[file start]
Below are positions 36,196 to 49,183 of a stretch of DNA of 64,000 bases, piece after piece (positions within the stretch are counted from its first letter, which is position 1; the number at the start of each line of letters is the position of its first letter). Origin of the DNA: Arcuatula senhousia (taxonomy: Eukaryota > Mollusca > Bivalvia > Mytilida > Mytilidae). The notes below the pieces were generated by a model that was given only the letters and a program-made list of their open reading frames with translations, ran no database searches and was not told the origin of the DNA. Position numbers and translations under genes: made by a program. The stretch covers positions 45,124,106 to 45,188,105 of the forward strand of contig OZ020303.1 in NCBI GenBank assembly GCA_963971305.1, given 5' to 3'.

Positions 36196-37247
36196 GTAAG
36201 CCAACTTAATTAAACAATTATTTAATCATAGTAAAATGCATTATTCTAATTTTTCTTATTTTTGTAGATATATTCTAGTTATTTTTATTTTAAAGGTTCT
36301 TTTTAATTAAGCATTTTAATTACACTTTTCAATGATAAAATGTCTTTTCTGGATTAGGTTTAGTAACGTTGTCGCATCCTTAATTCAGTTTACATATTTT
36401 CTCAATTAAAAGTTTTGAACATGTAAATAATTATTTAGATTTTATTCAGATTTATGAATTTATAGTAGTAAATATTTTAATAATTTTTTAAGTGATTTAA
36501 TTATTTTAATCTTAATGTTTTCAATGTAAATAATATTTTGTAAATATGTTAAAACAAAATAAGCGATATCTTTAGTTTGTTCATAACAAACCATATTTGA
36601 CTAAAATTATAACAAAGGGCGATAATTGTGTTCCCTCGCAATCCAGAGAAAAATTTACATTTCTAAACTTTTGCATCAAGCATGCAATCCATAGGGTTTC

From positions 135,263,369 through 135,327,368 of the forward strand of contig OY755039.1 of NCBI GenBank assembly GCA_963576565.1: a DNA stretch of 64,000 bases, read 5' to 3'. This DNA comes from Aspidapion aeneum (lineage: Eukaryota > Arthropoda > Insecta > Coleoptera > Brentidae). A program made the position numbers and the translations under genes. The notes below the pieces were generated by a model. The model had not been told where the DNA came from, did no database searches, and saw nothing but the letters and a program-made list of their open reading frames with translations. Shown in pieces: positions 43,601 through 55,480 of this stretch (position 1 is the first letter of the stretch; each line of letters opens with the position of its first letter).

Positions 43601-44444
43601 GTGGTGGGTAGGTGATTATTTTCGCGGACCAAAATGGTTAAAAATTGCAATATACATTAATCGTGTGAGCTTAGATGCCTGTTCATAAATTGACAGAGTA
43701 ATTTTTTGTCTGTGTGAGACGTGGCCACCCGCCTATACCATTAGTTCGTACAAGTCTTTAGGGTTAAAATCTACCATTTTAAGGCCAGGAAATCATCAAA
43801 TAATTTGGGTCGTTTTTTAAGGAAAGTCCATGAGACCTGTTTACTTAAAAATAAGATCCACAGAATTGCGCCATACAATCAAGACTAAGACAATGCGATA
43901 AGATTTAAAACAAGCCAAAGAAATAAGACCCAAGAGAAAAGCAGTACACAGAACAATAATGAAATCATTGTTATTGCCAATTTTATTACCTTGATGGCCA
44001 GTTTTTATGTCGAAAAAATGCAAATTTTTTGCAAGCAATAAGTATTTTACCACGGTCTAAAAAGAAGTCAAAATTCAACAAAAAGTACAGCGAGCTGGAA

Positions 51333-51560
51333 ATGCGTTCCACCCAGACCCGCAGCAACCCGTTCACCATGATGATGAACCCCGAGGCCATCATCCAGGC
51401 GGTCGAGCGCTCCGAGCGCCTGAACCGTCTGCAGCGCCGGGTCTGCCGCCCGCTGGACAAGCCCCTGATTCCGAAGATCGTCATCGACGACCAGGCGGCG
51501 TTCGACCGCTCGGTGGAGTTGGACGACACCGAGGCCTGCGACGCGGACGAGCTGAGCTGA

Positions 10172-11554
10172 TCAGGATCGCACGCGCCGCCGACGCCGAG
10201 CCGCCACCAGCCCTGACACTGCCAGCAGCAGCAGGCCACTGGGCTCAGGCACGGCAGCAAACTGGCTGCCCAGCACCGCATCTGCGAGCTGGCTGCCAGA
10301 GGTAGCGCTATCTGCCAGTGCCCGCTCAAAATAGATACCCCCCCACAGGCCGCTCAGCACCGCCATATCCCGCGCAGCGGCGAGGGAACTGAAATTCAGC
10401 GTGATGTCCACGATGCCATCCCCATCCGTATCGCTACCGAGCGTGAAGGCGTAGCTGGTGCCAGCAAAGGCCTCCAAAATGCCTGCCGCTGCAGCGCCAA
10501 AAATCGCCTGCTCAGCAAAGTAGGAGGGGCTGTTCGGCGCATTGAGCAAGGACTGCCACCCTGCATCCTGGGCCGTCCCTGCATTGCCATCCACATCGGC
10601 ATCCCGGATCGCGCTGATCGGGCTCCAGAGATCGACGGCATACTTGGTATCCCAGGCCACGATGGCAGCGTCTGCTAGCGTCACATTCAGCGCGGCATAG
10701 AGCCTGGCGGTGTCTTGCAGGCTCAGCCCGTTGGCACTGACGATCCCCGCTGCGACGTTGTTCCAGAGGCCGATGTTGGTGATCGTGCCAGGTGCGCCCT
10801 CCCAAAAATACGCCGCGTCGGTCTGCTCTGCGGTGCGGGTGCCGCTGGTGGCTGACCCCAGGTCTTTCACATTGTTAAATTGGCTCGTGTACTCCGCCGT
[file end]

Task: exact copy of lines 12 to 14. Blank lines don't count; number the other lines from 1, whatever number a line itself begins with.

43701 ATTTTTTGTCTGTGTGAGACGTGGCCACCCGCCTATACCATTAGTTCGTACAAGTCTTTAGGGTTAAAATCTACCATTTTAAGGCCAGGAAATCATCAAA
43801 TAATTTGGGTCGTTTTTTAAGGAAAGTCCATGAGACCTGTTTACTTAAAAATAAGATCCACAGAATTGCGCCATACAATCAAGACTAAGACAATGCGATA
43901 AGATTTAAAACAAGCCAAAGAAATAAGACCCAAGAGAAAAGCAGTACACAGAACAATAATGAAATCATTGTTATTGCCAATTTTATTACCTTGATGGCCA